… was online within moments of the service ending.
Now, I’d disestablish the C of E tomorrow were that feasible, because I believe the church is meant to be a radical counter-cultural kingdom community. The consorting with power leaves me uncomfortable. All the pragmatic arguments about privilege leading to visibility don’t chime with the Gospel for me. (Besides, what kind of publicity does the Church of England get? You can’t tell me the reporting of Synods, debates and arguments advances the kingdom.)
But I rather liked the way the ABC used that in a subversive way in his sermon. Whatever the Queen’s wealth and privilege, I think ‘dedication’ is a decent word for her. Whatever happens to my pension, I don’t want still to be working at the age of eighty-six.
Then, after all the effusive words, he aims, fires and hits the target in the final two paragraphs:
This year has already seen a variety of Jubilee creations and projects. But its most lasting memorial would be the rebirth of an energetic, generous spirit of dedication to the common good and the public service, the rebirth of a recognition that we live less than human lives if we think just of our own individual good.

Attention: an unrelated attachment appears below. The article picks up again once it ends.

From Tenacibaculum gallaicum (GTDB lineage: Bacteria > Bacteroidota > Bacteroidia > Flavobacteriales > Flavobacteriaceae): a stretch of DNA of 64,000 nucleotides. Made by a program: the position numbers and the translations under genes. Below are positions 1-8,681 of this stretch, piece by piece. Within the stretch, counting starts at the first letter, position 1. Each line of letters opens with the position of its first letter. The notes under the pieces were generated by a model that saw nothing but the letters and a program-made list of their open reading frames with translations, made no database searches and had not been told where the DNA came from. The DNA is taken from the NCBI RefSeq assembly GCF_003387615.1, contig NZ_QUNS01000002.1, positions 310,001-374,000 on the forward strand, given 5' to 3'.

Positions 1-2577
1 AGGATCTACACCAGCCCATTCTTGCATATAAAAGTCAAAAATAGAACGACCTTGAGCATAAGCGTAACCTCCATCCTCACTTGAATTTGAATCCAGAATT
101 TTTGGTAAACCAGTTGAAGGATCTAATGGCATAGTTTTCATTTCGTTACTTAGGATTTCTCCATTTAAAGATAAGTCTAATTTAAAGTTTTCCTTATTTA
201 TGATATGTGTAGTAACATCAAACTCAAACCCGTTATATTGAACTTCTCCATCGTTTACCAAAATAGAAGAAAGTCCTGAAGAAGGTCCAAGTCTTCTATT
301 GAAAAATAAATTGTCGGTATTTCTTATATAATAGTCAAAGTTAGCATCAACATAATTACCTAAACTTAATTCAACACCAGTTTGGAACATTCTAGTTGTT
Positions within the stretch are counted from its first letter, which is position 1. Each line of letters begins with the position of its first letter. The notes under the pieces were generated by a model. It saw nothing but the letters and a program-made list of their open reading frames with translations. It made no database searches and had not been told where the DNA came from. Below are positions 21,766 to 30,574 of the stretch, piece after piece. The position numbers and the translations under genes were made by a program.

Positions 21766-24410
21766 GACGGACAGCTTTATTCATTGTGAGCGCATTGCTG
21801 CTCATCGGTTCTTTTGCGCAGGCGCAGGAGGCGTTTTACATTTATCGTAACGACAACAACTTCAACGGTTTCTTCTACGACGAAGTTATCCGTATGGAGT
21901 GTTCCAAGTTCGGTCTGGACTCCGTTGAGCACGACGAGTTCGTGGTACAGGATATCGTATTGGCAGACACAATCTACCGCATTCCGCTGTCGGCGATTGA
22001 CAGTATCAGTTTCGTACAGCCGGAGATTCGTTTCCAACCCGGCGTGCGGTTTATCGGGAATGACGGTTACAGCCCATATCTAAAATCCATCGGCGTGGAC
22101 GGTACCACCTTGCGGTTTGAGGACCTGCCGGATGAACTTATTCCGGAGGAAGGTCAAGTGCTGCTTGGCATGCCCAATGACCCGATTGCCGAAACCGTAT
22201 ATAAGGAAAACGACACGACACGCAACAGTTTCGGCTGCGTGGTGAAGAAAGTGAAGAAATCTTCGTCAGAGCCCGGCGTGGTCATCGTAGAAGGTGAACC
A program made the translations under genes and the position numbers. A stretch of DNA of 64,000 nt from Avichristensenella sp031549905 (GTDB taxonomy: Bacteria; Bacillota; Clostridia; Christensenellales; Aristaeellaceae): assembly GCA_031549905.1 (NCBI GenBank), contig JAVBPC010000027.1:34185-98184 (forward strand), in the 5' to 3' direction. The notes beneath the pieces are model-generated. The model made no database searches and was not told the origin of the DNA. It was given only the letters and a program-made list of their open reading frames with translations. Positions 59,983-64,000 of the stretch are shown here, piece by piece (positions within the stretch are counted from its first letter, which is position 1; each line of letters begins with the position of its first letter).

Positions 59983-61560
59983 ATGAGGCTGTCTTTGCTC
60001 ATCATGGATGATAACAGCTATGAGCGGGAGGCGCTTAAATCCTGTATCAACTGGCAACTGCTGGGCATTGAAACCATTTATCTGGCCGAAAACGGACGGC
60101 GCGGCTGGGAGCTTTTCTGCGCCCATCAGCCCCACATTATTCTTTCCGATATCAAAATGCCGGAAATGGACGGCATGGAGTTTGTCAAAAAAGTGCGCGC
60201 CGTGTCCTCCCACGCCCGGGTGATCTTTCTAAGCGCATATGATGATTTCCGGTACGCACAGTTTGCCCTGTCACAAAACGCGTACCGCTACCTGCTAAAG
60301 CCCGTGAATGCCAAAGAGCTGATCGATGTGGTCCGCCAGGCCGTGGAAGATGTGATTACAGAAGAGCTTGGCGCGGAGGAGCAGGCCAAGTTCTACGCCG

Listen again for a moment toSt Paul. ‘We have gifts that differ according to the grace given us … the giver, in generosity; the leader, in diligence; the compassionate, in cheerfulness … Outdo one another in showing honour … extend hospitality to strangers … Rejoice with those who rejoice, weep with those who weep. Live in harmony with one another … take thought for what is noble in the sight of all.’ Dedication to the health and well-being of a community is all this and more. May we be given the grace to rediscover this as we give thanks today for Her Majesty’s sixty years of utterly demanding yet deeply joyful service.
At last, someone who understands that Jubilee goes beyond red, white and blue. Dr Williams, I never thought I’d say this when you took up office, but I’m going to miss you when you step down.